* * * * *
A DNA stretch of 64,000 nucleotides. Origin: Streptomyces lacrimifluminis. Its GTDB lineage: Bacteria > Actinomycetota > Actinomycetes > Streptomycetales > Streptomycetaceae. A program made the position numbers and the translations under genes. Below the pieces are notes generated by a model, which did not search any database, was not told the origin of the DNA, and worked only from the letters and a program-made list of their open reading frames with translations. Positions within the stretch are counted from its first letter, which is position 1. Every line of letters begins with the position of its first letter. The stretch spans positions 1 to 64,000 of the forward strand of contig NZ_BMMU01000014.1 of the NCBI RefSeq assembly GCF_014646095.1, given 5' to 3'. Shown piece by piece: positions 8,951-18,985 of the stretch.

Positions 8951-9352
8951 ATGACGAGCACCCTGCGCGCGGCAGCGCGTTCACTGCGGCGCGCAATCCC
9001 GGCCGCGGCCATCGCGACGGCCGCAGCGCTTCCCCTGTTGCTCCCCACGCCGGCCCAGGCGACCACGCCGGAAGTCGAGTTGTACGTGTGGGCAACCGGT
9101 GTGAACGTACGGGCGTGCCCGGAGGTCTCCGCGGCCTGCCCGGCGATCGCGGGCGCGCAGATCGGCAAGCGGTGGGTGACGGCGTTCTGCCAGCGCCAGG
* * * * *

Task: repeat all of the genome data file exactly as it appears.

A DNA stretch of 64,000 nucleotides. Origin: Streptomyces lacrimifluminis. Its GTDB lineage: Bacteria > Actinomycetota > Actinomycetes > Streptomycetales > Streptomycetaceae. A program made the position numbers and the translations under genes. Below the pieces are notes generated by a model, which did not search any database, was not told the origin of the DNA, and worked only from the letters and a program-made list of their open reading frames with translations. Positions within the stretch are counted from its first letter, which is position 1. Every line of letters begins with the position of its first letter. The stretch spans positions 1 to 64,000 of the forward strand of contig NZ_BMMU01000014.1 of the NCBI RefSeq assembly GCF_014646095.1, given 5' to 3'. Shown piece by piece: positions 8,951-18,985 of the stretch.

Positions 8951-9352
8951 ATGACGAGCACCCTGCGCGCGGCAGCGCGTTCACTGCGGCGCGCAATCCC
9001 GGCCGCGGCCATCGCGACGGCCGCAGCGCTTCCCCTGTTGCTCCCCACGCCGGCCCAGGCGACCACGCCGGAAGTCGAGTTGTACGTGTGGGCAACCGGT
9101 GTGAACGTACGGGCGTGCCCGGAGGTCTCCGCGGCCTGCCCGGCGATCGCGGGCGCGCAGATCGGCAAGCGGTGGGTGACGGCGTTCTGCCAGCGCCAGG